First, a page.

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Phase 2 and 3

By Kamales Lardi-Nadarajan  |  Posted 03-03-2008 Print

This step-by-step approach helps companies make an informed decision on whether or not to establish a presence in virtual environments.


Phase 2: Launching a Test Environment The experimentation process may be carried out as part of a pilot implementation of the selected option. In a virtual environment, the costs of technology and experimentation--as well as the risks--during the pilot implementation phase are far lower than they would be in a real-world environment. Of course, the cost of establishing a functioning pilot business environment can range from inexpensive to exorbitant, depending on how elaborate the service scope is.

During the pilot phase, companies should track key indicators to determine the success rate of the virtual presences. These indicators include the number of existing customers visiting the virtual site, as well as the number of new customers gained through the virtual presence.


Phase 3: Full Implementation and Continuing Operations Following a three- to six-month pilot launch, a decision should be made on whether or not to conduct a full implementation based on the key indicator data collected. If the customer response to the virtual presence has been positive, there may be a good case to conduct a full launch of the site. Other factors that need to be considered include the continuing operational model of the virtual presence, as well as resources and cost requirements.

Virtual environments face risks that are similar to those marketing and branding must deal with online. Since a synthetic world is a consumer-controlled environment, organizations have little power over the impact of their message on the consumer. Therefore, enterprises should thoroughly assess the risks posed by virtual environments--including the collateral effects that could impact their brand and image--before making a decision to proceed. Once the virtual presence has been launched, it's vitally important to measure and track the business outcomes on a continuous basis.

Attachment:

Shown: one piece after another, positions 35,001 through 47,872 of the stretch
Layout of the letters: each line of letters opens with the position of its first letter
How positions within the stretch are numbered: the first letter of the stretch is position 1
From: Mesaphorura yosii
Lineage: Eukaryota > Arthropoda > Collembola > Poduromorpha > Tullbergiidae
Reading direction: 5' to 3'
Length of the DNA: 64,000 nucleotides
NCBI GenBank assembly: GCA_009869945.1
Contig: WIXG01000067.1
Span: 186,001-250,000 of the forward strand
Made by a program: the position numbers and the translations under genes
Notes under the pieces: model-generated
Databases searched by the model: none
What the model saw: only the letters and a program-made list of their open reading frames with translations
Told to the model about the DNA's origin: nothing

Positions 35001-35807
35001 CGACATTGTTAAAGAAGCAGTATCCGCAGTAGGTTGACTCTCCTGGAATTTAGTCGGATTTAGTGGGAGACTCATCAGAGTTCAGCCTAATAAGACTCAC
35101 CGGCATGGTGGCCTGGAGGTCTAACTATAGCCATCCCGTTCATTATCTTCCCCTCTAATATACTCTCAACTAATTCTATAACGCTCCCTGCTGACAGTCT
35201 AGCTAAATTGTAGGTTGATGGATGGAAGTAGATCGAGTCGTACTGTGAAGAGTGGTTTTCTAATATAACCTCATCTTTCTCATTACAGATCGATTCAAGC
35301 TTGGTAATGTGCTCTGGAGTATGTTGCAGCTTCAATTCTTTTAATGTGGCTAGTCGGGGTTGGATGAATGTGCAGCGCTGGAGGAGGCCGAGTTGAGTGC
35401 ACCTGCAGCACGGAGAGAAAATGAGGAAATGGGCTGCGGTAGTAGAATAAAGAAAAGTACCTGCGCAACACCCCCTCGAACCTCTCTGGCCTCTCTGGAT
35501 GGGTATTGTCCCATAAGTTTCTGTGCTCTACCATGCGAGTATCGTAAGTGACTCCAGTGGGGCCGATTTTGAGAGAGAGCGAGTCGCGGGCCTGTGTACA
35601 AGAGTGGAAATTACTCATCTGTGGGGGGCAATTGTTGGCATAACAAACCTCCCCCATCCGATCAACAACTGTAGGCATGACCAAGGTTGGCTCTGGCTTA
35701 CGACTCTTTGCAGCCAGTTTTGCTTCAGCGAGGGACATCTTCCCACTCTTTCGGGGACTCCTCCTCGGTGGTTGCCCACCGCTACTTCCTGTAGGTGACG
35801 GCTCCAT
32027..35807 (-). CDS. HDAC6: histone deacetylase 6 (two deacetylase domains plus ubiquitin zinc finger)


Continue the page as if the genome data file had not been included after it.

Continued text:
Synthetic worlds have created a new way for people to socialize, entertain, innovate and transact business. This can be a daunting reality for many companies, since traditional inward-focused business models will not have long-term sustainability.

In this new virtual environment, as the authors of Wikinomics note, self-organized consumer communities offer lucrative opportunities and present grave new threats to business. Taking a long-term strategic approach to assessing the pros and cons of virtual environments ensures that enterprises decide to venture into this environment based on a thorough assessment of its possibilities and risks.

As the consumer environment changes, virtual environments offer a new route to market--one that traditional business models are unable to cope with. The inevitable changes brought about by virtual environments will redefine the way businesses interact with their customers. Companies that explore and understand these environments today will win consumer buy-in and loyalty tomorrow. n

Kamales Lardi-Nadarajan is a manager with the Technology Integration division of Deloitte Consulting GmbH in Zürich, Switzerland.


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